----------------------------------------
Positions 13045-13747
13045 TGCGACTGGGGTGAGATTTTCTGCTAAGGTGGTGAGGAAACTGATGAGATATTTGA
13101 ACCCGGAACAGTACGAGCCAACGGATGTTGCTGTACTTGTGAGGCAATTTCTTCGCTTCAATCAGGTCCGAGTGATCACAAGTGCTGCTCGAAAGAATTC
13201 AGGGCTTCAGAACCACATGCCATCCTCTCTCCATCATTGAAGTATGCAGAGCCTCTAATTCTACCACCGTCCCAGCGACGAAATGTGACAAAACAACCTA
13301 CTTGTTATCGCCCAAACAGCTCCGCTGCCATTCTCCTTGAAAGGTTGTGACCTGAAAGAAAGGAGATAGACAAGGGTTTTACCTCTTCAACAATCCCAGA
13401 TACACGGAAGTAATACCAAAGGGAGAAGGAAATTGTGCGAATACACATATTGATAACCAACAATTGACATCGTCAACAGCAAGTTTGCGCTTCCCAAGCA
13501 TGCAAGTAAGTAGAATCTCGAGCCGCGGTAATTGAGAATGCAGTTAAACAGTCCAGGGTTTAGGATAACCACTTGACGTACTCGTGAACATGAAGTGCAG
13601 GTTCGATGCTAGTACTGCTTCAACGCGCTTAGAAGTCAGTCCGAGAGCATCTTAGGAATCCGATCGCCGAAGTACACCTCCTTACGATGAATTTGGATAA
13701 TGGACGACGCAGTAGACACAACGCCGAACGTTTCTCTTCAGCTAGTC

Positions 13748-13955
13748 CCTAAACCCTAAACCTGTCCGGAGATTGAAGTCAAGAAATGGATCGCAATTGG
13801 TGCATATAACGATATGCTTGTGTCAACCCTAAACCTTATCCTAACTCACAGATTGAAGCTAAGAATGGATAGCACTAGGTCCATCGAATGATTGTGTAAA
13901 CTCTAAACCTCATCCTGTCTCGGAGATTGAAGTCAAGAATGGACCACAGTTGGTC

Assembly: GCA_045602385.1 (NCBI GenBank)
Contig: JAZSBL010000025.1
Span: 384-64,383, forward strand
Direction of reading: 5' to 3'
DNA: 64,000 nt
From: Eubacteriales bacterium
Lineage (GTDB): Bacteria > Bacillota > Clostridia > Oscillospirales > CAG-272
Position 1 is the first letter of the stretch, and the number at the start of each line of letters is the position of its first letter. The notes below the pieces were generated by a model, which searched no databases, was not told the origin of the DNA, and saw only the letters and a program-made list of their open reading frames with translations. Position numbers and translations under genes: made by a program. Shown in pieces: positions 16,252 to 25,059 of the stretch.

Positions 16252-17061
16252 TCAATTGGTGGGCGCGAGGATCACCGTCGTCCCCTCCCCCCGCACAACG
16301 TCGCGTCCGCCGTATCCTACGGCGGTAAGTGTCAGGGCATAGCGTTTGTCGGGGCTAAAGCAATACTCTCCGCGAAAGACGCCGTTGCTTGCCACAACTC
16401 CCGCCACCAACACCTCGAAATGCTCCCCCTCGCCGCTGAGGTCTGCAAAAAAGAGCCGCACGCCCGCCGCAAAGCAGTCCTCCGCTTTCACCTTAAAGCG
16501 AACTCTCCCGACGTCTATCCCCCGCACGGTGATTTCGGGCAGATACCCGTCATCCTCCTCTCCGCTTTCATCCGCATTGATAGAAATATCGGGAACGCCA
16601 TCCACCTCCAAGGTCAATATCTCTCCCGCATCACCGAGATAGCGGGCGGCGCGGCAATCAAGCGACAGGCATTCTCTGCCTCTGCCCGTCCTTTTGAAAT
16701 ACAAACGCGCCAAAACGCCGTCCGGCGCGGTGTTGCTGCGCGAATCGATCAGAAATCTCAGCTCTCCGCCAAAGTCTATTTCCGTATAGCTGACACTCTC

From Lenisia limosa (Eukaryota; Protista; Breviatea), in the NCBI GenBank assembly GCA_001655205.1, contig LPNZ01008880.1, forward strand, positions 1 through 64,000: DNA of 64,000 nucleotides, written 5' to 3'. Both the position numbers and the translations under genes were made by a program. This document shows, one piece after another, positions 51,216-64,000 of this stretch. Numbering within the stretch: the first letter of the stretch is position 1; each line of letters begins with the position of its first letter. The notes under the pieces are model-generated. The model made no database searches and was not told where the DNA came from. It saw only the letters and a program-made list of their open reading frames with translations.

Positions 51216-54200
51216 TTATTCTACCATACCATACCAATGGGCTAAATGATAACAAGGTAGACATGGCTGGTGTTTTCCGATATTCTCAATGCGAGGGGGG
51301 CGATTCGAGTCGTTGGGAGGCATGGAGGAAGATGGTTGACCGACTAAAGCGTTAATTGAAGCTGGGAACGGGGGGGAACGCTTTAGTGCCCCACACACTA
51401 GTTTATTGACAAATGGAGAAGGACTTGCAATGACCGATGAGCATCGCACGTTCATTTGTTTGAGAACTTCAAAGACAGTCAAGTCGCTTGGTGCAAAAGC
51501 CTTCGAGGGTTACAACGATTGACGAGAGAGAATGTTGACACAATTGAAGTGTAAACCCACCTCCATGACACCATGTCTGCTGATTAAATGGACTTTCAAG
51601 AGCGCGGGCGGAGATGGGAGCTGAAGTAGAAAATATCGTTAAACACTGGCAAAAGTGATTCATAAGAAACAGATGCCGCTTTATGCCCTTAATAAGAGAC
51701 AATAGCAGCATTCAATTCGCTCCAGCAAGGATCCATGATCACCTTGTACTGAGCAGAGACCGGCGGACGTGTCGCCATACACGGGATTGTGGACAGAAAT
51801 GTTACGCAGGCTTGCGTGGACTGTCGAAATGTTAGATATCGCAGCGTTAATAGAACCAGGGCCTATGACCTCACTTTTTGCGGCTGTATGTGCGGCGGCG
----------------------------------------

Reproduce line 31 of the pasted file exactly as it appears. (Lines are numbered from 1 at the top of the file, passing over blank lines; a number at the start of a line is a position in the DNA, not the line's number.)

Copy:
51216 TTATTCTACCATACCATACCAATGGGCTAAATGATAACAAGGTAGACATGGCTGGTGTTTTCCGATATTCTCAATGCGAGGGGGG